CHRIS BEDELL
Columnist

Woman after woman lined up and put their heads on the podium and then subsequently lost their heads.

That night when I was back in my bedroom I was restless since the image of the women lining up and then having their heads chopped off still haunted me.

The next morning after my Dad went to work and my Mom went to the market to get groceries, I heard a knock at the front door and I assumed it was Julian.

Boy, was I wrong.

I walked downstairs and opened the door to discover two tall, tan men with black mustaches and black hair standing before me.

“Can I help you?” I asked as I began to realize that something was definitely wrong.
“Are you Cecily Jones?” asked one of the men.
“Yes, why?”
“Come with us,” said the other man.
“Why?”
“We have orders from the Chieftains to take you in,” said the man that had spoken first.
“What?”

I thought about running, but it was too late. They each grabbed one of my arms and dragged me to the driveway where their jet-black car was parked. I guess I was being taken away by the secret police.

Just as I was about to be shoved into the car I noticed Julian hiding behind the bushes. I wondered what he was thinking about. He shot me a sympathetic look but that didn’t matter, since before I knew it I was downtown in an interrogation room.
The door opened slowly as a tall and slightly overweight dark-bearded man walked in with a machine while I trembled in fear in my chair. He violently shut the door behind him and then approached me as he wheeled the machine. It was too bad that my hands and feet were handcuffed or otherwise I’d fight back.

“Why am I here?” I protested.
“I think you know,” said the man.
“I didn’t do anything wrong,” I pleaded.
“We know about Julian Houston.”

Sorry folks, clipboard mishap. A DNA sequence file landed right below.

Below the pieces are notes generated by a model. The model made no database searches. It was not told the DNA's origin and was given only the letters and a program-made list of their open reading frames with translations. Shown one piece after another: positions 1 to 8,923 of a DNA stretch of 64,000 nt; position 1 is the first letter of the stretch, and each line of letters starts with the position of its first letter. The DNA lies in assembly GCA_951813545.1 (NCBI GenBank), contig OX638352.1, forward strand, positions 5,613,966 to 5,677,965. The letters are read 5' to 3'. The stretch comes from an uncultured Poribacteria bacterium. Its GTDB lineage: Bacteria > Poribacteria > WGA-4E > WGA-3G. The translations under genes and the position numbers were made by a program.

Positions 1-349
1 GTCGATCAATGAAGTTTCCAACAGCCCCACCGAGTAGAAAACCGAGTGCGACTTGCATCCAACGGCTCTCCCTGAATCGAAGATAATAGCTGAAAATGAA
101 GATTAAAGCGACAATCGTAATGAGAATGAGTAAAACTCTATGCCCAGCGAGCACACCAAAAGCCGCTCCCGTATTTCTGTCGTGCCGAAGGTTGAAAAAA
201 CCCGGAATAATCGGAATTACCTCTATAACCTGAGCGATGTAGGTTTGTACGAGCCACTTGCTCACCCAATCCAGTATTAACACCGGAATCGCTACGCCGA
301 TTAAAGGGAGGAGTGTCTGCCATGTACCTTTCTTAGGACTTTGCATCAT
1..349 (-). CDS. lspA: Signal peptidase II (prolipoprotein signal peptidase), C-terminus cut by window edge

So much for rebelling!
“All you have to do is confess to premarital sex, sabotage and treason,” said the man.
“All I ever did was love him. How is that a crime?”

The man attached two strings from the machine to my head and then turned the voltage on low.

“Please don’t,” I pleaded. It was too late. I screamed as the electricity pierced my body. There was nothing I could do.
“Are you ready to talk?”

I was silent. He cranked the voltage to medium and my body was pierced even worse than the first time.

*

The next morning I woke up in a jail cell and I saw my mother standing in front of the bars.

“Mom,” I said as I reached out to her and she grabbed my hand. This was the only comfort I’ve had in the last day or so.
She just stood there speechless.

“I’m surprised they let you visit,” I continued.
“Well they do allow you one visitor before you are executed,” said my mother.
“What?”
“They didn’t tell you? You’re being executed next Friday. I’m so sorry, darling.”
I began to burst out into tears and soon a waterfall was trickling down my face.

“Don’t cry,” she said. Then my mother began to cry, too. I guess she had always hoped for a better life for me but it clearly seemed like that wasn’t going to happen since I was going to die in a week.

*

Next Friday morning came by in an instant. My pulse began to race and sweat slowly trickled down my face as I realized I only had hours to live.

By some miracle Julian burst into the room with a gun and my jail cell key.

“What are you doing here?”

“Why, I’ve come to rescue you. Besides it would be better if you didn’t know what I had to do,” said Julian. He quickly opened my cell door and we both ran outside as fast as we could and quickly got in his car.

“You’re so amazing,” I said as he began to drive. He started speeding and soon a black car trailed us. Julian began to drive even faster. We lost the black car once we arrived past the outskirts of town near the desert.

*

For the next twenty years, Julian and I escaped to Paris. I could not help but think of my parents constantly.

I left Aklava, but I could only wonder whether they were as lucky as me and got out, too, or whether they had to pay the ultimate price for the fact that Julian and I had escaped.

I opened the door to my home in Paris after I heard the doorbell ring.
“Mom? Dad?” I said in shock.

“It’s so good to see you Cecily,” said my Mom as she gave me a hug.

“Yeah it is,” said my Dad who gave me a hug after my Mom.

It was great that after twenty years my parents and I were reunited at last. In all honesty, I never expected to see them again but it seemed there was still some humanity left in the world, after all. I couldn’t wait to hear how they had escaped.

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